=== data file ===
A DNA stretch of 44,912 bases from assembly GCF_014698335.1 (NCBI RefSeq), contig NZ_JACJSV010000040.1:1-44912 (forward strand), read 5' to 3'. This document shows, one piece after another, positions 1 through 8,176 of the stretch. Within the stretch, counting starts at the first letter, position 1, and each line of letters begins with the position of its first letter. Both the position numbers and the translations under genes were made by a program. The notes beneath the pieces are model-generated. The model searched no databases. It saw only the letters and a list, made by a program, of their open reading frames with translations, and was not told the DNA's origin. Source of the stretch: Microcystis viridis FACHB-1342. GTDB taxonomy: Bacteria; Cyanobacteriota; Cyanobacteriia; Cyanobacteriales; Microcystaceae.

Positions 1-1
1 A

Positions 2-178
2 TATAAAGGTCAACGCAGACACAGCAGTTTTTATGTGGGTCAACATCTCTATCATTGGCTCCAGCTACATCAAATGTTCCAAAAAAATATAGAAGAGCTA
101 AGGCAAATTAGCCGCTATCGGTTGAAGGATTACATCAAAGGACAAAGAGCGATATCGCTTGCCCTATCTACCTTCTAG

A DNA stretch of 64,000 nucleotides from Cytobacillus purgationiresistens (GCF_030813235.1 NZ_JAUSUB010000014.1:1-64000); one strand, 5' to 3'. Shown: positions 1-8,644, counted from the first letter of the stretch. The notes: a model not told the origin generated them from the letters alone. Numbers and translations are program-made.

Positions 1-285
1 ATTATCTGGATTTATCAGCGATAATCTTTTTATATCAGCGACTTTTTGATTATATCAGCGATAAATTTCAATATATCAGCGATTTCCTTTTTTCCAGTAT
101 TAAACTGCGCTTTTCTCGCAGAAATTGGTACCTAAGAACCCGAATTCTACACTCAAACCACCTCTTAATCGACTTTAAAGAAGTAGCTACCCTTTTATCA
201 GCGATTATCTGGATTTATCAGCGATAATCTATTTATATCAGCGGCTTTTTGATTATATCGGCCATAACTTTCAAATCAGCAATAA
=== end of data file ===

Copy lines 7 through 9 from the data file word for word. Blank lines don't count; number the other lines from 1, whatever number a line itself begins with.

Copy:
A DNA stretch of 64,000 nucleotides from Cytobacillus purgationiresistens (GCF_030813235.1 NZ_JAUSUB010000014.1:1-64000); one strand, 5' to 3'. Shown: positions 1-8,644, counted from the first letter of the stretch. The notes: a model not told the origin generated them from the letters alone. Numbers and translations are program-made.

Positions 1-285
1 ATTATCTGGATTTATCAGCGATAATCTTTTTATATCAGCGACTTTTTGATTATATCAGCGATAAATTTCAATATATCAGCGATTTCCTTTTTTCCAGTAT